Sav­ing Tur­tle Cove

Asian Diver (English) - - What Bubbled - By: Sharon Kwok, ADEX Ocean Am­bas­sador 2015–2016

I was born in Hong Kong, a unique is­land that used to be a glo­ri­ous fish­ing port un­til the re­cent fish­eries col­lapse. In Jan­uary 2013, trawl­ing was banned and since then, we have no­ticed a re­bound in some species.

But much more needs to be done in or­der to pro­tect the lo­cal cetaceans and sea tur­tles that mi­grate through our waters.

Hong Kong is host to 5,943 marine species within its 1,651 square-kilo­me­tre waters. It is home to more than a quar­ter of all recorded marine species in China, has more hard corals than the Caribbean Sea, and more man­grove tree species than East In­dia. Over 10 years ago, stud­ies car­ried out by the Agri­cul­ture, Fish­eries and Con­ser­va­tion De­part­ment claimed that at least 10 per­cent of our waters needed pro­tec­tion in or­der to sus­tain our fish­eries and con­serve marine bio­di­ver­sity. Yet, till now only two per­cent of our marine habi­tats are par­tially pro­tected.

Sham Wan, also known as Tur­tle Cove, is lo­cated at Lamma Is­land and is one of the few re­main­ing nest­ing sites for sea tur­tles in South­ern China. The site is es­sen­tial to the sur­vival of this highly en­dan­gered species in both lo­cal and re­gional con­texts.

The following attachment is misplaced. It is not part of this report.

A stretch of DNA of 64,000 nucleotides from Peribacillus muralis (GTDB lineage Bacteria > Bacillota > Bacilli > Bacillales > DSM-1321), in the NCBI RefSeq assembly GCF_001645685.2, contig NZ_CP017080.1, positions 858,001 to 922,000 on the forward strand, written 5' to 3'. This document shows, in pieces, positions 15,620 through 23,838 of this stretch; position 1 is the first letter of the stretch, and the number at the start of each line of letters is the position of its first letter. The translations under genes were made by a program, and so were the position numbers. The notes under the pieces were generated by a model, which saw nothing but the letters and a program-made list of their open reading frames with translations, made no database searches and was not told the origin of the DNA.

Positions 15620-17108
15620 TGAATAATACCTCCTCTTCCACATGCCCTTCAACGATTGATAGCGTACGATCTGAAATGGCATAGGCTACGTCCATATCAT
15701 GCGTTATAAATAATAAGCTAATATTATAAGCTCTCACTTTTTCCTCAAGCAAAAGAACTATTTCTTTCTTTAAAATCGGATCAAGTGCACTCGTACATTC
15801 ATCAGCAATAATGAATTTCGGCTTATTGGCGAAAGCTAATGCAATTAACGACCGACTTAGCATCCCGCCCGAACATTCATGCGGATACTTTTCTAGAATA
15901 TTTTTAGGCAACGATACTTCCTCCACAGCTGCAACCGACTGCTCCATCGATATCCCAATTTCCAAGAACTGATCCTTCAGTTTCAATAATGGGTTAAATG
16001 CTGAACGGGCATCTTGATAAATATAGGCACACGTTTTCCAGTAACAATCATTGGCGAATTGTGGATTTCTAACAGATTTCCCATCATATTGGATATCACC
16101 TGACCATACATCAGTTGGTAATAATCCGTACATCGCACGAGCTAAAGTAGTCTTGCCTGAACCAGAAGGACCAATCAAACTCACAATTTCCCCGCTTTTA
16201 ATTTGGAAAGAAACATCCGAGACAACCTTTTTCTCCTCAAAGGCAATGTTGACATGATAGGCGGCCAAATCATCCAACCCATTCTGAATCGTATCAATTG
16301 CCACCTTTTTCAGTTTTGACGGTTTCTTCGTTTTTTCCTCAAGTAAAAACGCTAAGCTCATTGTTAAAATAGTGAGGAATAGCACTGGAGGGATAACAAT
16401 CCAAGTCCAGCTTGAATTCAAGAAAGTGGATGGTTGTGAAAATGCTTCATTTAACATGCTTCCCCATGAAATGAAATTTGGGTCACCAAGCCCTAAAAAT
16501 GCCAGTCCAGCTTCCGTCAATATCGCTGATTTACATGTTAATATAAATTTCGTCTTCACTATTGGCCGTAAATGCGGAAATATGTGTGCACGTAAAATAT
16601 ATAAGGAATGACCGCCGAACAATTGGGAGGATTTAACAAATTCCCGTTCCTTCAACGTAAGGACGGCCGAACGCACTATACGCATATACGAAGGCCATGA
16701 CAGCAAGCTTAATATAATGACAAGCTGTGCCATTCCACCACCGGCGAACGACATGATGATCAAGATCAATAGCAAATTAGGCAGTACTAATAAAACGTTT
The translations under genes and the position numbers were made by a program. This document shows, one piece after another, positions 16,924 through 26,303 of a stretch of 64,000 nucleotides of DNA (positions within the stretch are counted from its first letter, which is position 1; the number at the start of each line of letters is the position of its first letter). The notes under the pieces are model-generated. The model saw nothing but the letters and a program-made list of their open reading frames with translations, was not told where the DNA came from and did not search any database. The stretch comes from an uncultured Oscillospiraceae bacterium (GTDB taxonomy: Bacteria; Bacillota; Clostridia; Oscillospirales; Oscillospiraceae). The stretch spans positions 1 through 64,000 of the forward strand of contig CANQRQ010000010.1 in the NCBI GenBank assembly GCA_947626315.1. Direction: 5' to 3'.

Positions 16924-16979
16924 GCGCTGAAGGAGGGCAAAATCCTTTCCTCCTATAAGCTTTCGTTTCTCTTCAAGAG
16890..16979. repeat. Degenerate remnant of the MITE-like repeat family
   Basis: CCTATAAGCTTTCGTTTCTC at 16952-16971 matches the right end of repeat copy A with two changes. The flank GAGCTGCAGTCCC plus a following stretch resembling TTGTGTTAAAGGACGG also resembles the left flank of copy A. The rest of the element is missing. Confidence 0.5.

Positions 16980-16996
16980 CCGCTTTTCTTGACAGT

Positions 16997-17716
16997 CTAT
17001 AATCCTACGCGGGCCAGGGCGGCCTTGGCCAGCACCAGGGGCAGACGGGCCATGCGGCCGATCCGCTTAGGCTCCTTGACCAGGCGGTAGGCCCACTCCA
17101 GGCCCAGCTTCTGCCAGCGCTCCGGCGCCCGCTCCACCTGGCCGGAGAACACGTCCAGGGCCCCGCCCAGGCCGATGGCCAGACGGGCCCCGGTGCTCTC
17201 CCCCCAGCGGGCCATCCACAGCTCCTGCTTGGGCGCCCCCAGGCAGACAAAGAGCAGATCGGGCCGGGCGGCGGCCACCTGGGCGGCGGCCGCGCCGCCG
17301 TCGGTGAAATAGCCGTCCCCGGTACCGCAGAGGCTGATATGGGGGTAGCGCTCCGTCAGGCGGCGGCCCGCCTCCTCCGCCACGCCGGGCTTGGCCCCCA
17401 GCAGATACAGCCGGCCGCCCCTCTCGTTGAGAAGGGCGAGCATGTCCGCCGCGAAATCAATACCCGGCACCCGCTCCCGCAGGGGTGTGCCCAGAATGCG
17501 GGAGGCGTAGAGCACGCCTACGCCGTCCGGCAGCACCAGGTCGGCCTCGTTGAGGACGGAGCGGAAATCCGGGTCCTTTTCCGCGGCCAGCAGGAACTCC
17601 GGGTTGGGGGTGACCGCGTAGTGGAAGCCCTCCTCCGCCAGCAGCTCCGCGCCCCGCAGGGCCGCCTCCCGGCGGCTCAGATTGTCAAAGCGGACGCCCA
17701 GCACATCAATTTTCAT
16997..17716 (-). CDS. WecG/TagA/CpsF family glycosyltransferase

Sea tur­tle deaths are mainly at­trib­uted to three causes: con­sump­tion of in­di­gestible trash; en­tan­gle­ment in drift nets; and col­li­sion with mo­torised ves­sels. Be­fore nest­ing on sandy beaches, fe­male green sea tur­tles mate in shal­low waters, usu­ally at the sur­face. This is when they be­come most vul­ner­a­ble to ves­sels.

It is my hope to turn Tur­tle Cove into a Hope Spot – part of Mis­sion Blue’s in­ter­na­tional con­ser­va­tion cam­paign to recog­nise and sup­port eco­log­i­cally unique ar­eas of the ocean des­ig­nated for global pro­tec­tion. Pre­vent­ing ex­tinc­tion is de­pen­dent upon hav­ing ar­eas of nat­u­ral pro­tec­tion to main­tain bio­di­ver­sity as we know it for our fu­ture gen­er­a­tions.

TOP RIGHT: Sharon hold­ing a young al­bino tur­tle. These tur­tles don’t stand much of a chance in Nature and are kept in a fa­cil­ity ABOVE: A tur­tle hatch­ling that was raised for a few weeks in a Mex­i­can gov­ern­ment fa­cil­ity be­fore be­ing...

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